In Art 118 (Time Based Art and Design) instructor Jamie Marie Waelchli has started us off with a whole slew of things to ponder over, including early attempts at creating motion where none existed before, such as the phenakistoscope and zoetrope.
The following description is taken from http://courses.ncssm.edu/gallery/collections/toys/html/exhibit07.htm
In 1832, Belgian physicist Joseph Plateau and his sons introduced the phenakistoscope (“spindle viewer”). It was also invented independently in the same year by Simon von Stampfer of Vienna, Austria, who called his invention a stroboscope. Plateau’s inspiration had come primarily from the work of Michael Faraday and Peter Mark Roget (the compiler of Roget’s Thesaurus). Faraday had invented a device he called “Michael Faraday’s Wheel,” that consisted of two discs that spun in opposite directions from each other. From this, Plateau took another step, adapting Faraday’s wheel into a toy he later named the phenakistoscope.
How it works:
The phenakistoscope uses the persistence of motion principle to create an illusion of motion. Although this principle had been recognized by the Greek mathematician Euclid and later in experiments by Newton, it was not until 1829 that this principle became firmly established by Joseph Plateau.
The phenakistoscope consisted of two discs mounted on the same axis. The first disc had slots around the edge, and the second contained drawings of successive action, drawn around the disc in concentric circles. Unlike Faraday’s Wheel, whose pair of discs spun in opposite directions, a phenakistoscope’s discs spin together in the same direction. When viewed in a mirror through the first disc’s slots, the pictures on the second disc will appear to move.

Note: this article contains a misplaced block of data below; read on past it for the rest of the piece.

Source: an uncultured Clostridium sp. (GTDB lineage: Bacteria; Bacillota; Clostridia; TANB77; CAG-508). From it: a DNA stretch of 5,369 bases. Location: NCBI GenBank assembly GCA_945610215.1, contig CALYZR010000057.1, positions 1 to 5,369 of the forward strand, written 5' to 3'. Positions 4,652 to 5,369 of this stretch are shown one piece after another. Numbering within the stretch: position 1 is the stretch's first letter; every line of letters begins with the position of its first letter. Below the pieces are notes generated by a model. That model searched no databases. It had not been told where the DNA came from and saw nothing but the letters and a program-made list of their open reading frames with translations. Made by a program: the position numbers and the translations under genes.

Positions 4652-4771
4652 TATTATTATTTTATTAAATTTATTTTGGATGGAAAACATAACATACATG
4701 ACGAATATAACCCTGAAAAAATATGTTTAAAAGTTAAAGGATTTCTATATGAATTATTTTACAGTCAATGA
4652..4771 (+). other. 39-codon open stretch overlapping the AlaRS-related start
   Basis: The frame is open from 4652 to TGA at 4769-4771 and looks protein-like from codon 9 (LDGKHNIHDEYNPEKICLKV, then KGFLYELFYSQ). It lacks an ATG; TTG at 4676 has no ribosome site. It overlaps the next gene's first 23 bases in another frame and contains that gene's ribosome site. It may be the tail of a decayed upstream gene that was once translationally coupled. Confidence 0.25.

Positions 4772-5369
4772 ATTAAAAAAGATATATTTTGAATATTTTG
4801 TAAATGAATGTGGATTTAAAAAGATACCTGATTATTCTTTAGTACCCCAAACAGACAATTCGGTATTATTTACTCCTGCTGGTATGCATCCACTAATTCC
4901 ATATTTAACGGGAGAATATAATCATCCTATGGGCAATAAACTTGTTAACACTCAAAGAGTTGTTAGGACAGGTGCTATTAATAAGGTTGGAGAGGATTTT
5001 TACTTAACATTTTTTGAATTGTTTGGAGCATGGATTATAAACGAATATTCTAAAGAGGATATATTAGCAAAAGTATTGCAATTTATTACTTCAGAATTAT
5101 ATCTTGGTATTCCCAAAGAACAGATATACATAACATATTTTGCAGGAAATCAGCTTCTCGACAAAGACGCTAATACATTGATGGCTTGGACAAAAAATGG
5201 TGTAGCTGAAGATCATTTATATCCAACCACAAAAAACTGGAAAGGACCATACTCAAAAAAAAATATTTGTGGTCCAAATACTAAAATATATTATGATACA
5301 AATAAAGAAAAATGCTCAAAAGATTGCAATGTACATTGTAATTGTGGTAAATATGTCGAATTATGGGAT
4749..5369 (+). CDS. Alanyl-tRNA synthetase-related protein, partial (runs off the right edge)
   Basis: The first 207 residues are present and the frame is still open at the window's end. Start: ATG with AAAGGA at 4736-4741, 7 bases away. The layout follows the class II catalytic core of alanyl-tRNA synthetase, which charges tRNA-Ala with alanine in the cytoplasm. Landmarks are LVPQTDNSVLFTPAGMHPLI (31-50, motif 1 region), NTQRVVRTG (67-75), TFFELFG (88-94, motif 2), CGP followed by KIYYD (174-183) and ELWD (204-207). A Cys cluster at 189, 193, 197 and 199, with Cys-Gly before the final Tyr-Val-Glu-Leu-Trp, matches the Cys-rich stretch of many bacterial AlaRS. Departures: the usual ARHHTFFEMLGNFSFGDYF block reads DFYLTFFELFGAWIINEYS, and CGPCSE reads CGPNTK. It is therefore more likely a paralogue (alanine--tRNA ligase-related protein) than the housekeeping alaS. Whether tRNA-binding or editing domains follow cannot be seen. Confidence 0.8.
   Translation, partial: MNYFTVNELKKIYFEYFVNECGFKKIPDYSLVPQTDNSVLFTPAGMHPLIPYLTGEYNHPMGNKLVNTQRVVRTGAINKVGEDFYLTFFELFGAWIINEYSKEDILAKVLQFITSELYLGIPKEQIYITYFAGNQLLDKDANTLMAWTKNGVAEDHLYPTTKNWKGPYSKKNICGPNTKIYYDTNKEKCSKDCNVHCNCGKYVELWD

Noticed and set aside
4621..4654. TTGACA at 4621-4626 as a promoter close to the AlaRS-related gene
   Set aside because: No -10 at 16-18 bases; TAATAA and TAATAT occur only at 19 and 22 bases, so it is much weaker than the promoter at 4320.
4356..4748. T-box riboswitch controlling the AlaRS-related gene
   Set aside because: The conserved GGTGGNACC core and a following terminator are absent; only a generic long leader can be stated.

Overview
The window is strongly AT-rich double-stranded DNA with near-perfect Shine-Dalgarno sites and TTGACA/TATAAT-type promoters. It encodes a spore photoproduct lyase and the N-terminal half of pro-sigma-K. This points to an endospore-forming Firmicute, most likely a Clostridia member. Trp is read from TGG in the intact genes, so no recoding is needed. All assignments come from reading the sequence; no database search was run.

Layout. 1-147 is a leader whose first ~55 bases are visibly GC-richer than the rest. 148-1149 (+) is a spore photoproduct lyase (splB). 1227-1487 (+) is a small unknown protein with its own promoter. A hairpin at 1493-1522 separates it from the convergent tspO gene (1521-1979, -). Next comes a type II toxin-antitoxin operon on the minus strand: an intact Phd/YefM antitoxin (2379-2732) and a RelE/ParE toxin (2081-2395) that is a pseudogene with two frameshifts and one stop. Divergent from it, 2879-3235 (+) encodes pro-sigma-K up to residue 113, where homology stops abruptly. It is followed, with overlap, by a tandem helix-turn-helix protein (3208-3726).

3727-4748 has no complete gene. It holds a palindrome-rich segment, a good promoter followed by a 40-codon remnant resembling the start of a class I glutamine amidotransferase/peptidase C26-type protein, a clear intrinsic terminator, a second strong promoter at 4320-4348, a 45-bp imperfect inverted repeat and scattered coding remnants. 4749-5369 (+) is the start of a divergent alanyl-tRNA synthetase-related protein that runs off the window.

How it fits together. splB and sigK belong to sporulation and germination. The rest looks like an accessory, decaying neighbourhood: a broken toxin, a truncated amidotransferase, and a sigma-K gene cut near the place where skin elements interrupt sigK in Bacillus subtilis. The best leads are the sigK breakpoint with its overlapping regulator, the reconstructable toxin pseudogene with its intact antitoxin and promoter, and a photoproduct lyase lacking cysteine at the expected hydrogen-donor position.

What became of it:
After going to market, the phenakistoscope received other names, including Phantasmascope and Fantoscope (and phenakistiscope in Britain and many other countries). It was quite successful for two years until William George Horner invented the zoetrope, which offered two improvements on the phenakistoscope. First, the zoetrope did not require a viewing mirror. The second and most influential improvement was that more than one person could view the moving pictures at the same time.
Grant Osborne found these old Phenakistoscope’s disc images on the web and decided to give them a whirl in C4D with the motor plugin. Its delightful how these are put together.
Richard Balzer has a wonderful Website devoted to these optical toys and other related items replete with many flash gallery’s that bring them to vivid life. Click the link below to see these beauties in action.